Getting Good At Modern
There’s a Modern Grand Prix coming up in a few months, and I want to, as they say, ‘git gud’. I heard from reliable sources that the best way to ‘git gud’ at something is to practice, experiment, and reflect on what we learn. If you’re interested in Modern, Grands Prix or getting good at stuff, I hope this article series will help you explore some of the things to consider when going deeper on a format. If not, you can always laugh at my terrible deck choices or disproportionate love of playing Green or something.
Two years ago I traded a [c]Jace, The Mind Sculptor[/c] to my boyfriend for a very budget but playable version of Black-White Tokens, and I’ve piloted it ever since. I’ve taken the deck to smallish tournaments and Grand Prix Side Events, borrowing copies of [c]Inquisition of Kozilek[/c] and [c]Thoughtseize[/c] to swap in for my usual [c]Duress[/c] and [c]Despise[/c]. I’m pretty casual – days out playing MTG are great fun – but I like winning as much as anyone.
I love Black-White Tokens. I’m pretty comfortable with gathering townsfolk and raising alarms. It is an easy-to-play, fair deck, but still leaves opportunities for interesting decisions and the possibility of making big exciting board states and crashing in with an army of* 4/4 vigilant flyers. As a first Modern deck, BW Tokens was great. Although it never stood out in the meta, Tokens could win matches. The deck gives us decisions, but isn’t complex in comparison to many other Modern decks. 10/10, would linger souls again.
But after two years, it’s time to shake it up. Going deeper into a format and trying hard for a tournament will probably involve building a new deck, or at least testing some to understand the competition.
Getting into a format
Now, my friends, is the time to rise to the challenge. *Record scratches – lights go down – Eye of the Tiger fires up – I roll up my sleeves and riffle shuffle perfectly without breaking eye contact.*
Where do we start when we want to explore a format? Over the next few weeks, we will try to answer that question. I hope that my journey to get better at a Constructed format will help you do the same.
For many of us, myself included, Magic is an excellent part of our lives but not the main focus. We have jobs, study, family life and so on, but dream of pausing time and playing Magic for a week. Because the game teaches us to seek out value at every opportunity, I recently decided that some newfound free time of mine would be spent trying to get good at the game.
Right now I now have more time than before, and a desire to fill it with levelling up at Magic. I’m not sure how many people continuously improve at the game and how many of us go through little bursts of effort followed by periods of mostly casual play, but I’d imagine some of us are the latter. No matter how we learn, it pays to put in extra effort occasionally.
Until very recently, I had never tried different variants of my deck. I have never tried to brew a Modern deck, or proxied up a tier 1 deck with the idea of trading into the expensive cards that I need. I haven’t properly tested my existing deck by critically evaluating my plays against a series of matchups, and I don’t think much about the expected meta of a tournament before playing. I don’t own fetch lands; my trade folders are mostly full of janky rares that I’ve been meaning to build casual decks with for two and a half years.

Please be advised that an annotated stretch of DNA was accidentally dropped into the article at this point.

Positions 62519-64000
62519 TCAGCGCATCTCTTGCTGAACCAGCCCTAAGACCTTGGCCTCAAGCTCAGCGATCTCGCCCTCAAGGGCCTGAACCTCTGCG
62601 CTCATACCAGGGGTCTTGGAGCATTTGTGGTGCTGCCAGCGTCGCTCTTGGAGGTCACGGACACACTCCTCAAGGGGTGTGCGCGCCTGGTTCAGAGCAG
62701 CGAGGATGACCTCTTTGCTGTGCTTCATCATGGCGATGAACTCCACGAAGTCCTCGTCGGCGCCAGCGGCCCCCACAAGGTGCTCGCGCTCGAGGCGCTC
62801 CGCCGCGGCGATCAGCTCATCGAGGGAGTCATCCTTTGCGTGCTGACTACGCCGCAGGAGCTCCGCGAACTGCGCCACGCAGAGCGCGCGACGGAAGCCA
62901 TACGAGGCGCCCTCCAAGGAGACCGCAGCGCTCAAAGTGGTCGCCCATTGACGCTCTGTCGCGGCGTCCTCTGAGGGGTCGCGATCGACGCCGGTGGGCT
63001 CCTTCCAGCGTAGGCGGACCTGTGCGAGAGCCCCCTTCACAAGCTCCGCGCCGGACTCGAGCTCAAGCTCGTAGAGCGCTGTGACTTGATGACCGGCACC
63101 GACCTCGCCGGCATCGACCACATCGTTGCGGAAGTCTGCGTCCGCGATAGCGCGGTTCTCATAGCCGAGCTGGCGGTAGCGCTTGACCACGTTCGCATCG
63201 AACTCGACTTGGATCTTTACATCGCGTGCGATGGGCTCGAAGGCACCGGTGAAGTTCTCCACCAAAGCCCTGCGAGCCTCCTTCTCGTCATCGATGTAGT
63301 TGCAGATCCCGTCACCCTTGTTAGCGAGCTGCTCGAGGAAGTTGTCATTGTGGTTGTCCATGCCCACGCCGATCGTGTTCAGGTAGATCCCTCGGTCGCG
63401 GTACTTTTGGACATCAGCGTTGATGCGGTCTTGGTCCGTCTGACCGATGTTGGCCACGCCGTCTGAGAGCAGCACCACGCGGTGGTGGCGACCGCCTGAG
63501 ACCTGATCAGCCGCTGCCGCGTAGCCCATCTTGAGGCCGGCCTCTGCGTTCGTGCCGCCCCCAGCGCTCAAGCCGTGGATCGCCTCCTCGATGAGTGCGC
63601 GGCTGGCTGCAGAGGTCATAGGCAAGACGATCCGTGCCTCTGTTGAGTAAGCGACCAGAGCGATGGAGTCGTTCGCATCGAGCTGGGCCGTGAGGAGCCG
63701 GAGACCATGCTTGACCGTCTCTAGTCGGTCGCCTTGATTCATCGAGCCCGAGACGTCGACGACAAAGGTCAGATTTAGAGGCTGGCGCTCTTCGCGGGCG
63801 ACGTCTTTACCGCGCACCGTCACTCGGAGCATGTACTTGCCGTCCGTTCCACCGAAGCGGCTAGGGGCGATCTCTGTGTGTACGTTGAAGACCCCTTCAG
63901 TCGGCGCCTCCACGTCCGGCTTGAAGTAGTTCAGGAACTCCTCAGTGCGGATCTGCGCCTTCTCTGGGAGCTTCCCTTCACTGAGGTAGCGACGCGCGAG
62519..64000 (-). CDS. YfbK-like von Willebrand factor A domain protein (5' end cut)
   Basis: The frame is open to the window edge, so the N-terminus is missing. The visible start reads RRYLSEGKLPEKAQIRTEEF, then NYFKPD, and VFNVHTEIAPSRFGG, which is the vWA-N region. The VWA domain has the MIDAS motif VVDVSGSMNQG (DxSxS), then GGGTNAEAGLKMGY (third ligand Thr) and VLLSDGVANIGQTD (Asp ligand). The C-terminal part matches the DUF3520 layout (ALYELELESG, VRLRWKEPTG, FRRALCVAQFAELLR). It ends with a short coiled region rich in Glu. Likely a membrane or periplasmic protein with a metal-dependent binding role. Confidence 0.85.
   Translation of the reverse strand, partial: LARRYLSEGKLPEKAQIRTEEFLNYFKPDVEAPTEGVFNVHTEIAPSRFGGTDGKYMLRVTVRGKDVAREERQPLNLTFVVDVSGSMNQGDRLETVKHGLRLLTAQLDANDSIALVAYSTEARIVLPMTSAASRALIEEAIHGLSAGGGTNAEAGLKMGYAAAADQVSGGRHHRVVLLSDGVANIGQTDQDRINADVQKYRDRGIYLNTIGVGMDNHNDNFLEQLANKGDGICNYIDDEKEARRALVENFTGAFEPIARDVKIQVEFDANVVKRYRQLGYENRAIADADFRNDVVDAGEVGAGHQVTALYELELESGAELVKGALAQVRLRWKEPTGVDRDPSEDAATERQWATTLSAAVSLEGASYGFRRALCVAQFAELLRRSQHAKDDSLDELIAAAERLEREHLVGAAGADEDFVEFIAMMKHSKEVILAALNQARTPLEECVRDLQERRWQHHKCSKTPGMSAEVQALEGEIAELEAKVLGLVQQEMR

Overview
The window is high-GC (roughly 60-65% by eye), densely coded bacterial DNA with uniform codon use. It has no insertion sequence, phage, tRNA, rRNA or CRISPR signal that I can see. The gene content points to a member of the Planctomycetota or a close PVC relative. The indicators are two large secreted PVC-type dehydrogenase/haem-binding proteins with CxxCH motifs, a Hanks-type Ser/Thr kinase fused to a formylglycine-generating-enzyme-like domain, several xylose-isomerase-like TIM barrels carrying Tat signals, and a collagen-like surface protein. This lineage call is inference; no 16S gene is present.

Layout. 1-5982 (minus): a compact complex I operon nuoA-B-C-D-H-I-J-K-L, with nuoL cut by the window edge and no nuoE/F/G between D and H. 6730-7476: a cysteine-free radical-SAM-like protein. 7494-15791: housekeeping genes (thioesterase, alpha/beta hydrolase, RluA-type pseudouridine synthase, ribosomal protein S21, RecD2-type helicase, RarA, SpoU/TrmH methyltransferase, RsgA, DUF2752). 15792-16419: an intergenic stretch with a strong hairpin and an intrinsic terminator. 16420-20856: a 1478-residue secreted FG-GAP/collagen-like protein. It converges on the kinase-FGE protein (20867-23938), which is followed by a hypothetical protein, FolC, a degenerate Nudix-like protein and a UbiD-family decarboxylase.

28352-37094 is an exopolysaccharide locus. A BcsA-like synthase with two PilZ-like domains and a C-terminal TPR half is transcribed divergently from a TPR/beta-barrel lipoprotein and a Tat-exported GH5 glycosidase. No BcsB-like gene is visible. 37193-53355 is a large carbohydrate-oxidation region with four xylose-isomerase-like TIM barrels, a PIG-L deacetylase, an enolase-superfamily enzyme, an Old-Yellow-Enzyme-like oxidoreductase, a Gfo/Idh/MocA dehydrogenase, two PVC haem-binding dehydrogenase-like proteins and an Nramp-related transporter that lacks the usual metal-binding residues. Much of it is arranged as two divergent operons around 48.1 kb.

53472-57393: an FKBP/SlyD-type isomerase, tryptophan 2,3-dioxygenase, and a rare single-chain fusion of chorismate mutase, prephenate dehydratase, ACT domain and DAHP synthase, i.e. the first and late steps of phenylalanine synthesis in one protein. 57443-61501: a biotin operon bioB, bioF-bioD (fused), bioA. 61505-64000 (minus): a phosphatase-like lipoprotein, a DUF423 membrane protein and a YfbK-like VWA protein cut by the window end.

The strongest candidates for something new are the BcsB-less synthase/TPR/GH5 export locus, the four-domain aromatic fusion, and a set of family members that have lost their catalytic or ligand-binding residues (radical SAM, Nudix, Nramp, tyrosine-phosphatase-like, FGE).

Now that I’ve explained at length why I’m a terrible and disorganised Magic player, let’s get on with my article about being good at Magic.
When we are busy, experimenting with Magic can take a back seat as we prioritise playing games over building decks that we won’t have time to play. When existing Magic players decide to commit more to the game, what should we think about? How do we make the most of this opportunity? If you are getting into a format for the first time, where do you start?
The best way to get good at Magic is to play a lot, which is fortunate, because Magic is great. But what exactly does this mean? With which decks, against who, what else should we think about? How do we choose a deck, and make the most of our collections? Is it better to brew or netdeck? How much does winning matter to us versus having fun, and how do we build decks to achieve these goals? Whether you are trying to go deeper in a format or starting out for the first time, let’s try to answer these questions over the next few weeks.
So, on to the main focus of this first article…
Occasionally I have to remind myself that decks don’t exist in units of “deck”, they exist in units of “card”. Especially when decks cost a lot of money or are played infrequently, we can become reluctant to change them. When we don’t get to spend much time playing Magic, it can seem more worthwhile to keep our decks as an immovable unit.
The closest my Modern deck got to change was the time I stored a promo in my deckbox for safekeeping and nearly accidentally shuffled in a [c]Progenitus[/c]. Over the last two years, people have suggested awesome variants of my deck that might make it more fun. I’ve kept a mental list, and there’s no time like the present to try them out!
After a conversation at Grand Prix Prague I decided to try Craig Wescoe’s build of Black White Tokens. With [c]Smuggler’s Copter[/c] banned in Standard, they flew out of my Mardu Vehicles deck and crash-landed in Modern.
The main motivation for this was that my build of Tokens seemed to stand as much chance beating Tron as a 1/1 Spirit Token beating Garruk in an arm wrestle, and my local meta seemed to be full of mines, towers and power plants. Although I could hope to prevent it with discard, if my opponent stuck an [c]Ugin, the Spirit Dragon[/c] they could ensure that I never have creatures. The addition of [c]Smuggler’s Copter[/c] allows you to knock loyalty off planeswalkers, giving you a better chance in this matchup.